objection printed on file folder with gavelTrial courts make mistakes, but not every trial court error gives you a reason to appeal. Instead, the court must have committed a reversible error.

Reversible Errors

Generally, a reversible error is a mistake that could have changed the outcome of the case. When you file an appeal, you will have to prove to the appeals court that the trial court’s mistake was so substantial that it could have impacted either the court’s decision or your sentencing.

The appeals court wants to know if the mistake resulted in a miscarriage of justice. If the result of your case may have been different had the trial court not made the error, or if the error had an adverse effect on the jury’s decision, the error may be reversible.

Errors Preserved for Appeal

In most cases, a reversible error must be preserved for appeal at the time the mistake is made. Typically, your right to an appeal is protected when your defense counsel objects to the irregularity during the trial. For example, your lawyer may object to the admission of a piece of evidence or to a question the prosecution asks a witness.

According to the Florida Bar, preserving an error for appeal serves three important purposes, including:

  • Giving the trial court a chance to fix the mistake immediately without the need for an appeal
  • Preventing an unnecessary delay in your case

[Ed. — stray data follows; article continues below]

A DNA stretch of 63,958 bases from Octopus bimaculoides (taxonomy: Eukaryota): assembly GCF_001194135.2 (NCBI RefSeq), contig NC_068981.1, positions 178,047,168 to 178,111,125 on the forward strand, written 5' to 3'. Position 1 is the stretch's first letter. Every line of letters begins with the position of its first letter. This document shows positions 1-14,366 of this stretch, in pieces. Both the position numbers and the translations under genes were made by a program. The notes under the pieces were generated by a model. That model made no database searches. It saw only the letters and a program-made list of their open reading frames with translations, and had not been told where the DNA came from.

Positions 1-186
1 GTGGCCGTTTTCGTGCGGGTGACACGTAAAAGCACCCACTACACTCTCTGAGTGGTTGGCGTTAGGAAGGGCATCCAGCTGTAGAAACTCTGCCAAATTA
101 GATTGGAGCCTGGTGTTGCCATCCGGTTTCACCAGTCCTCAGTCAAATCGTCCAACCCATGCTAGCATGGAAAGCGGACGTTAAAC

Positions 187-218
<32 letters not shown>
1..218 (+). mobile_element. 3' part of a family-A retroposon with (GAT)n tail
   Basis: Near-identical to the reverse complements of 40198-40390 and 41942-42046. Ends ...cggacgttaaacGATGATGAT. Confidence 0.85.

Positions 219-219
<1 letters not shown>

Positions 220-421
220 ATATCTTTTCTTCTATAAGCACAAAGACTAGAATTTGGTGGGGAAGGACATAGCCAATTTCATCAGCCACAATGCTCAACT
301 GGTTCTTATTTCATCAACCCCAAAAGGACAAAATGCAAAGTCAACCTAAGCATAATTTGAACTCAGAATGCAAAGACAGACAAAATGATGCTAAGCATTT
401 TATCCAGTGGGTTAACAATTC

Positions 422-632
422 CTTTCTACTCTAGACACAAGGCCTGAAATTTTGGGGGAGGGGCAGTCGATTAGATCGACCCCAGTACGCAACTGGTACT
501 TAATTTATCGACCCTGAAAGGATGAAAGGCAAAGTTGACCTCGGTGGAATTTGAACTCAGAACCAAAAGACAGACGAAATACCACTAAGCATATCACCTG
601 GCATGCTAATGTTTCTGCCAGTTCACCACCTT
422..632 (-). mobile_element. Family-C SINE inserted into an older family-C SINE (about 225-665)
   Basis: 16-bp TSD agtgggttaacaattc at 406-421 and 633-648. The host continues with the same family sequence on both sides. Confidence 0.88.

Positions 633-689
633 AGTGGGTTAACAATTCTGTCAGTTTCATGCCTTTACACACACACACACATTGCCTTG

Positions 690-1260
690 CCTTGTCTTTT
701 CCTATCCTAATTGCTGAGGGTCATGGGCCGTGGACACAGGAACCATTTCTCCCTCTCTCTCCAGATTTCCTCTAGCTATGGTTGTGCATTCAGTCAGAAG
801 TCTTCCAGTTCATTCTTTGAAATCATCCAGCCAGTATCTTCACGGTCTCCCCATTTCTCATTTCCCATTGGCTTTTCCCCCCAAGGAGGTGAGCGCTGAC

• Preventing lawyers from going back later to look for errors that could be used to their client’s advantage

However, both Florida and federal courts recognize that justice requires the appeal of some errors even if a trial lawyer doesn’t preserve the right to appeal. In Florida courts, you may appeal without having made an objection if the error is deemed fundamental. In federal court, you may appeal if the error is considered to be a plain error.

Limited Time to Appeal

If you believe the trial court made a reversible error in your case, you need to talk to a criminal appeals lawyer as soon as possible. You have a limited amount of time to file your appeal, and you may only have one chance at a direct appeal. Therefore, we encourage you to protect your rights today by contacting Attorney Robert Malove.

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